--Horbaly.5 (talk) 16:31, 1 October 2014 (UTC)

Horbaly.5, I look forward to your expansion of this section (though I don't myself subscribe to the hypothesis). Regarding your point 3, however, you'll need to deal with the issue that it only logically applies if LB1 is presupposed to be H. sapiens. If LB1 is actually a non-pathological specimen of a different species, there is no reason to expect its endocranial capacity to fall within the sapiens norm: presumably the original papers address this point. (FWIW, my money is currently on floresiensis really being a directly derived Australopithecus rather than descended via Homo.) {The poster formerly known as} (talk) 15:34, 31 October 2014 (UTC)

Pov in lead[edit]

The first sentence states "Homo floresiensis ("Flores Man"; nicknamed "hobbit" and "Flo") is widely believed to be an extinct species in the genus Homo." I don't think we should be saying that. Most of the lead seems to be pushing the separate species article. And finally, too many paragrahs, 4 is the normal maximum. See WP:LEAD. Dougweller (talk) 15:15, 26 November 2014 (UTC)

Why don't you think so? Yes, there are nay-sayers. No-one disputes that. Of course the fact that there are so many alternative theories, even those that are no longer credible, means they get a 'disproportionate' amount of coverage, but that may be inevitable. Paul B (talk) 23:05, 27 November 2014 (UTC)
I see no POV issue. It's pretty well established among the majority of anthropologists that H. floresiensis is a separate species. You can cite a few diehards that are against the idea, but they are a minority, and they're not even unified on how to classify the recovered specimens. Besides, the article title pretty much establishes the Flores hominins as a separate species. So if nothing else, the lead sentence isn't describing the hominin specimens, so much as defining the term Homo floresiensis. But again, no POV. - Boneyard90 (talk) 13:17, 28 November 2014 (UTC)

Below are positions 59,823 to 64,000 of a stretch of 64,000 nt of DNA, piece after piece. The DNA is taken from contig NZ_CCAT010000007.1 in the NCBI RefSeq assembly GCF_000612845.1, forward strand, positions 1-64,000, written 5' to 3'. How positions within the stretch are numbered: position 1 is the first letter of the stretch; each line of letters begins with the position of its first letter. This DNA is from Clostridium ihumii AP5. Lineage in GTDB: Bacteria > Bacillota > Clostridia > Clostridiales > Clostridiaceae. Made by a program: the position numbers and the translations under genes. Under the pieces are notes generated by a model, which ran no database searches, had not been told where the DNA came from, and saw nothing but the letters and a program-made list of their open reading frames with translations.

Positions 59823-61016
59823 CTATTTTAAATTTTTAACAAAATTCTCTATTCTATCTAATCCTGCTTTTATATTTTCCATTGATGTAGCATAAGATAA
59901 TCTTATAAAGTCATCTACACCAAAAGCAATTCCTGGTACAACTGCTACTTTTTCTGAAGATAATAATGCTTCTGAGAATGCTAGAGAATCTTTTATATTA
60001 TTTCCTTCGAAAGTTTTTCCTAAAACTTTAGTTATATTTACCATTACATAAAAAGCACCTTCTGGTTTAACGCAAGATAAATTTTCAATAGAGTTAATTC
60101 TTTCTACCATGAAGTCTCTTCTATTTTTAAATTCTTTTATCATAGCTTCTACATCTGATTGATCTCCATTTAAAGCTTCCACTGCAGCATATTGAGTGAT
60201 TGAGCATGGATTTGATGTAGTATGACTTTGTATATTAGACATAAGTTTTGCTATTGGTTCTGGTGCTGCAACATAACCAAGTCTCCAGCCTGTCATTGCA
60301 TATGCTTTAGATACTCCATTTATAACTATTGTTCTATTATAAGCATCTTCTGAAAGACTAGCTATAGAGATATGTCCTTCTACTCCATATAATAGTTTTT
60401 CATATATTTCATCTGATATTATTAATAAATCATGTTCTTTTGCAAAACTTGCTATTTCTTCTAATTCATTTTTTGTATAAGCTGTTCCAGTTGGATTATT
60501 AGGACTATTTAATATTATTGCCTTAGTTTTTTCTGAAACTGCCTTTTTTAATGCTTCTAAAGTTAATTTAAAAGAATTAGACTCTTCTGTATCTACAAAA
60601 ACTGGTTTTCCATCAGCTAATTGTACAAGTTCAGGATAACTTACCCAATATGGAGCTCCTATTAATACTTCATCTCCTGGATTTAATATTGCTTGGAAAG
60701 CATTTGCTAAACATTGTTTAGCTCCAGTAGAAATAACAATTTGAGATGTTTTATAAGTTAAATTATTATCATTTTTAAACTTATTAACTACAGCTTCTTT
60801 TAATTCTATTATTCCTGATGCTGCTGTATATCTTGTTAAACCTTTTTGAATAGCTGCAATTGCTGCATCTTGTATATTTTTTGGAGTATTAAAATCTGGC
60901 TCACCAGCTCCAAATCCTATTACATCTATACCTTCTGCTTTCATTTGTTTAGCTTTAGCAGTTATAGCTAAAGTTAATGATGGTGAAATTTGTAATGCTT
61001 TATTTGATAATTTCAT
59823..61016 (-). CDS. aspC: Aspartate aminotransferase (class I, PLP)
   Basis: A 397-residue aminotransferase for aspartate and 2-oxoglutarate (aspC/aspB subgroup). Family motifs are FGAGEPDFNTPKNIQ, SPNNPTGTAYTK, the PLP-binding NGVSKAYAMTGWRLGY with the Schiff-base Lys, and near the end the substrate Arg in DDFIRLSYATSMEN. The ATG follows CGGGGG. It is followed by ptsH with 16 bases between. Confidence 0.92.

Ok, I can see that this backs the lead. I'm still not sure that the dispute should be so low. Does [1] about the actual origin need to be used? Dougweller (talk) 16:54, 29 November 2014 (UTC)
The source is a report of the original Nature piece at [2], so it would be better to use that. Presumably if Stringer is right, it should really be Austrolopithecus floresiensis! Dudley Miles (talk) 17:13, 29 November 2014 (UTC)
It's amazing enough to find a direct descendent of H. erectus at such a late date, but a member of genus Australopithecus, with a 2+ million year gap between the last agreed on member of Australopithecus and sp.floresiensis? That's not just ridiculous, it lacks even a shred of credible evidence to support it. - Boneyard90 (talk) 21:17, 29 November 2014 (UTC)

There is an RFC that may affect this page[edit]

There is an RFC that may affect this page at WikiProject Tree of Life. The topic is Confusion over taxonomy of subtribe Panina and taxon homininae (are chimps hominins)?

Please feel free to comment there. SPACKlick (talk) 16:40, 20 March 2015 (UTC)